I don't think AI code is a serious game-changer for hiring or education in the short term, even giving it the benefit of the doubt in terms of its power, which is still limited. You mention the problem of students plagiarizing solutions available online, but hired humans are likely just as big of a contributor to cheating, and similar to AI in that the cheater need only state the specification to get the code.
Sure, AI assistants are more accessible than tracking down (and potentially paying) a human to complete an assignment, but at the end of the day the outcome is more or less the same, assuming the cheating isn't caught: a student gets a good grade on an assignment, course or exam that they didn't deserve, or a prospective employee gets hired for a job they're unqualified for.
The problem in both student and employee cases is that they've created an unsustainable situation in their immediate future. For the student, later assignments/exams/courses are going to get harder, and if they've never built a solid conceptual foundation, then they'll either have to come clean and work extra hard to fill in knowledge gaps, or they'll have to resort to further cheating to keep up appearances. Same for the employee: they're hired, but it'll likely be a huge struggle if they're unqualified, with disastrous consequences for them and the employer. And these are the "lucky" ones who weren't caught immediately.
The techniques for catching cheaters don't seem significantly different between AI and existing cheating approaches. For example, you can ask students/candidates to explain their code verbally (written responses are easily hired out to a human) and/or watch the solution coded live. Of course, verbal isn't a perfect foil or terribly scalable (I've participated in MOOC classes of over 500 students to a teaching staff of about a dozen), complicated by remote hiring/learning.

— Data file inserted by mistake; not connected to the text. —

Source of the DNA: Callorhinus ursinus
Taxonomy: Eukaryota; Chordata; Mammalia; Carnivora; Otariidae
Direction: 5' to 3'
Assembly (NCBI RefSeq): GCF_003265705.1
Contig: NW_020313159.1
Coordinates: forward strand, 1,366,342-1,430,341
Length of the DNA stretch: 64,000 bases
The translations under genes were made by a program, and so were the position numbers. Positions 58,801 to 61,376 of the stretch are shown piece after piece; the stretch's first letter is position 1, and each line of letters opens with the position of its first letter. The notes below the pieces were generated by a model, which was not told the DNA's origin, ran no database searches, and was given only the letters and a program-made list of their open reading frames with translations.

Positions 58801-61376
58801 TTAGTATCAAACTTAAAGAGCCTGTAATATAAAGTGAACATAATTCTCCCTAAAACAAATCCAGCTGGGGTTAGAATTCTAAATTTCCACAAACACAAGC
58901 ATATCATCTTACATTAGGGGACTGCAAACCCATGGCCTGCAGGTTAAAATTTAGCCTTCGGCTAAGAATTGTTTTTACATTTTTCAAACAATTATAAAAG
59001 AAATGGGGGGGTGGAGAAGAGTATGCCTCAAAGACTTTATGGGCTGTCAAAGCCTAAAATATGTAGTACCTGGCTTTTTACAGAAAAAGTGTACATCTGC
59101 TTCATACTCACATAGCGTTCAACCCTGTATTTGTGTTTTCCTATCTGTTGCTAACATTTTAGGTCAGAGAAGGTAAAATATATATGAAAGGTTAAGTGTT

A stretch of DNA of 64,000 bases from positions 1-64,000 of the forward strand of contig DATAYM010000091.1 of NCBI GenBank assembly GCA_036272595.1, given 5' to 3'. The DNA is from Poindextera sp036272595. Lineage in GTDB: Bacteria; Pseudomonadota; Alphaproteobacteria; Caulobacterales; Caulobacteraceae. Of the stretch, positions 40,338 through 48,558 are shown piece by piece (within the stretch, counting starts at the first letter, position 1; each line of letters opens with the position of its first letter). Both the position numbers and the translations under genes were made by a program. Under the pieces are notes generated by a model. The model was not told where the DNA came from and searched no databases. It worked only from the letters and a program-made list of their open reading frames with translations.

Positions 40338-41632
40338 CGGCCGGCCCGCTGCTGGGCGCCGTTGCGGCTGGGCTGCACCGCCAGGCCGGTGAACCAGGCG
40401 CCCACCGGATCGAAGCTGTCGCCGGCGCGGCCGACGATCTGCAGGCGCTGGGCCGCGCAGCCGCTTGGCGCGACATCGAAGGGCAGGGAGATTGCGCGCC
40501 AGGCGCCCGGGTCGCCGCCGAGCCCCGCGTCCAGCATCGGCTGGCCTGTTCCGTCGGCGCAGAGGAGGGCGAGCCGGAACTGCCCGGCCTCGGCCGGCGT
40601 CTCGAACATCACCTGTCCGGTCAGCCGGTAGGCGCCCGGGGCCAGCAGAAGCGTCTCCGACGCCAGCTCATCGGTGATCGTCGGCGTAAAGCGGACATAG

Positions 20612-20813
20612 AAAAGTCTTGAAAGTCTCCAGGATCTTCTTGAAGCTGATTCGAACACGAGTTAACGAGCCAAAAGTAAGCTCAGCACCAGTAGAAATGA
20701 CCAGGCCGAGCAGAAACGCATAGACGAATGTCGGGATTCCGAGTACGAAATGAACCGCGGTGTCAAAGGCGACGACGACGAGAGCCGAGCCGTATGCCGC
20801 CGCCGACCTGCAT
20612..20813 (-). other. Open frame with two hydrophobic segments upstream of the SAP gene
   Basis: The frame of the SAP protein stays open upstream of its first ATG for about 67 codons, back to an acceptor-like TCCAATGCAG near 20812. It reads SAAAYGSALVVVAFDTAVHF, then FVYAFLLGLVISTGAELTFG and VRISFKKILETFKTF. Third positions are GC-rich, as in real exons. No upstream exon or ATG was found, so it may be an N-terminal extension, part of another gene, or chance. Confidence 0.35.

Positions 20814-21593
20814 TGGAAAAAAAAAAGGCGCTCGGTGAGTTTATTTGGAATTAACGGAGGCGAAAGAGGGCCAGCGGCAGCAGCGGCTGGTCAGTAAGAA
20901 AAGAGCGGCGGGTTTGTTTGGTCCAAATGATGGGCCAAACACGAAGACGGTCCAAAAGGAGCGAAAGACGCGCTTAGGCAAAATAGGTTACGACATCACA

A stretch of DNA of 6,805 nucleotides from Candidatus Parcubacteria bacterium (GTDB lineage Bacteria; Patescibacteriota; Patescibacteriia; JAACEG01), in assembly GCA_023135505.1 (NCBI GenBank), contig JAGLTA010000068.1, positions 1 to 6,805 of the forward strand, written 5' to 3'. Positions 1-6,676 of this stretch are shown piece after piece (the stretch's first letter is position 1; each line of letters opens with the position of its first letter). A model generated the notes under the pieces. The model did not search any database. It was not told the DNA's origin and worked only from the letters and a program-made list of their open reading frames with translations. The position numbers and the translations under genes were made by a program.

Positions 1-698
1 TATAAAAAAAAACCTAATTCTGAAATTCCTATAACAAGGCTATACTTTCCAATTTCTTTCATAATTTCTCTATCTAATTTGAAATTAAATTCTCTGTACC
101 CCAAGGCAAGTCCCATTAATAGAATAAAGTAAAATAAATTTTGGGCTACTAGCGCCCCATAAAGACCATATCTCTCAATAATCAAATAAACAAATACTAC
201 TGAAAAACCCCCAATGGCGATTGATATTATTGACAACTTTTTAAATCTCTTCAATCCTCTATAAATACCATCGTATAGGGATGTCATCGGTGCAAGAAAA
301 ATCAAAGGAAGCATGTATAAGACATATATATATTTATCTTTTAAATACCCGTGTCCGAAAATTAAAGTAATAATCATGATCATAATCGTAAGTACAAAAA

Additionally, it's fairly easy to programmatically compare submitted code against the output of the most popular AI tools using Moss. This suggests that human-hired plagiarism might be harder to detect than AI because it's more likely to be unique, unless the hired coder didn't bother to try to make it look unplagiarized or used an AI solution on behalf of the student/candidate.
If, someday, real-world programming tasks can be completed purely with AI assistance and no understanding is needed, there'll likely be new technical problems. Exams and assignments will be less about whether or not a solution can be coded and understood line-by-line and more about whether the right problem is being solved, how the AI tool was guided, fine-tuning parameters, system-level design, and so forth. A lot of these new requirements smell a lot like much high-level data science, deep learning and ML. Higher levels of abstraction entail different problems rather than an elimination of problems altogether. The trouble is that high-level tools make it easy to solve low-level tasks, which is nothing new (for example, godbolt for completing assembly assignments).
A lot of this makes me think of doping in biking, using data science to optimize shot locations in basketball, Stockfish in chess, auto-tune in music, etc. If everyone is cheating, is anyone cheating, or is that just the new rules of the game? Where do we draw the line between using an available powerful tool effectively versus a cheat? Technological innovation can create this turmoil, but unlike bike doping, it's still hard to cheat a whole CS degree, bootcamp or job with AI code. And if it gets to the point where you can, that'll be the time to reassess the game (or find stricter ways to cling to and enforce the old rules).